F1: Tyre criticism forces bosses to reconsider policy

Formula 1 tyres being matched up
Four leading drivers - including world champion Lewis Hamilton - criticised Pirelli's tyres last week

Drivers' dissatisfaction with Formula 1 has forced bosses to reconsider the sport's current philosophy.

F1 has, for five years, been following an approach pioneered by commercial boss Bernie Ecclestone of deliberately fragile tyres that promote multiple pit stops.

But, following consistent criticisms by leading drivers of the tyres provided by Pirelli, bosses are to discuss whether F1 should head in a different direction.

The debate will form part of ongoing talks about plans for faster cars in 2017.

What do the drivers want?

Red Bull team principal Christian Horner said: "The drivers want consistent tyres on which they can push every lap."

Their dissatisfaction is combined with concerns about tyre safety, which re-emerged following two high-speed failures at last month's Belgian Grand Prix.

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Outspoken criticisms of Pirelli from multiple world champions Sebastian Vettel, Lewis Hamilton and Fernando Alonso, as well as Mercedes driver Nico Rosberg, led to the four being called to a meeting at last weekend's Italian Grand Prix with Ecclestone, Pirelli, Horner and the bosses of the Ferrari and Mercedes teams.

Ecclestone said the drivers were told at the meeting to keep their concerns about the tyres out of the public eye in the future.

Pirelli motorsport boss Paul Hembery said: "It is pointless some drivers wanting this, the sport wanting something else and the public wanting something altogether different again.

"That needs to be an open discussion while we are defining what is going to happen in 2017.

"Somebody might not like what has been decided but if that is the way we are going then you have to buy into what F1 is."

What is the current F1 philosophy?

Since Pirelli's entry into the sport in 2011, it has provided tyres with a deliberately limited life, with the intention of forcing drivers to make at least two pit stops in each race.

Ecclestone believes this is the right approach to keep the audience interested throughout a grand prix.

The six Pirelli tyres used for this years F1 calendar
F1 teams have six different Pirelli tyres to choose from

But drivers have complained that they can hardly ever push to the limit in races - the need to manage the tyres to ensure they last for the optimum amount of laps for the best strategy means they are rarely driving as fast as possible.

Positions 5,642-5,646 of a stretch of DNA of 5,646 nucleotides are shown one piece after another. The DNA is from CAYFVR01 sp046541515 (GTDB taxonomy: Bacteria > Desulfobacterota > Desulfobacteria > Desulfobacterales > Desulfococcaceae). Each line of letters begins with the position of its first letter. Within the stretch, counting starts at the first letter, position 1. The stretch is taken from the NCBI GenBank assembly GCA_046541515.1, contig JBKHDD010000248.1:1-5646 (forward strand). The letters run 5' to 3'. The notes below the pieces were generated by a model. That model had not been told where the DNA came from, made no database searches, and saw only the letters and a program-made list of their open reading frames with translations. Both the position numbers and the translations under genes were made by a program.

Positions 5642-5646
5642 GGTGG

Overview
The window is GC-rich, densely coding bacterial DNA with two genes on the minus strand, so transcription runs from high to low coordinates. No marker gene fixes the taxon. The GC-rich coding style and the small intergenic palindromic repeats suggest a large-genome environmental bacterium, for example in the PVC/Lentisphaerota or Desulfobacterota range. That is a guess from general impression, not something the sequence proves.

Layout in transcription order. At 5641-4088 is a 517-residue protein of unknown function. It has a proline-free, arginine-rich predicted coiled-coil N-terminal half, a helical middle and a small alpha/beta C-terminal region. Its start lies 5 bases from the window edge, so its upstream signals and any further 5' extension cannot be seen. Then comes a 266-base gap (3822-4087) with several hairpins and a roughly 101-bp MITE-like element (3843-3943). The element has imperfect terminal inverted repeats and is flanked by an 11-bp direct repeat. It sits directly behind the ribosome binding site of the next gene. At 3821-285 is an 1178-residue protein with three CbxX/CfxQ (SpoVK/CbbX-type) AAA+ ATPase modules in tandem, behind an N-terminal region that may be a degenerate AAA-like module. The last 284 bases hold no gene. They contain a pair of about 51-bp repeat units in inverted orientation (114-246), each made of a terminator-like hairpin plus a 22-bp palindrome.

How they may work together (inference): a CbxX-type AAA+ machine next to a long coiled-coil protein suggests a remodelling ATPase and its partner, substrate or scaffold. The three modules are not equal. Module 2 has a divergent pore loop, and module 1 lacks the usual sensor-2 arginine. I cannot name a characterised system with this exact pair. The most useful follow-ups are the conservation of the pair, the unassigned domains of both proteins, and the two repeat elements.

Even with the harder tyres that have accompanied the more conservative approach Pirelli has taken this year to choosing rubber compounds for races, which has led to a decrease in the number of stops, the drivers still have to manage the tyres, lapping within the car's ultimate performance.

Horner said: "One-stop races are not particularly exciting. So you have to have that balance of two to three stops and with a variance of strategies being able to work.

"But it is finding that balance. It is not an easy job for Pirelli."

What will happen next?

A leading driver who did not want to be identified confirmed they had agreed to keep talking to Pirelli about whether to change the design and behaviour of the tyres.

However, he said there was scepticism about whether Pirelli was technically capable of designing a tyre on which the drivers could push flat out throughout a race stint even if it was asked to do so.

F1 boss Bernie Ecclestone talks to Pirelli Motorsport director Paul Hembery
Paul Hembery (right) is motorsport director at Pirelli

But Hembery insisted: "If you go back to when they were doing, let's say, qualifying sessions (in races), they were doing fuel stops, so you had tyres that lasted 15 laps flat out.

"If you tell me we are going to do 15 laps, change, 15 laps, change, we'll give you tyres they can do that with.

"We can do that and we're happy to, but then the comment came back: 'That was the most boring F1 we ever had; there were two overtakings per race.' So the important thing is we all need to agree."

Will there be a new tyre supplier?

Many drivers and senior team insiders believe that the only way to have tyres durable enough for drivers to race flat out at all times would be for Ecclestone to choose Michelin rather than Pirelli as the sport's next tyre supplier from 2017.

The 84-year-old is currently weighing up the commercial aspects of bids from both manufacturers, after governing body the FIA approved both companies on technical and sporting grounds.

However, Ecclestone expressed strong support for Pirelli over the Italian Grand Prix weekend and insiders believe the company is almost certain to be chosen to continue into a new contract.

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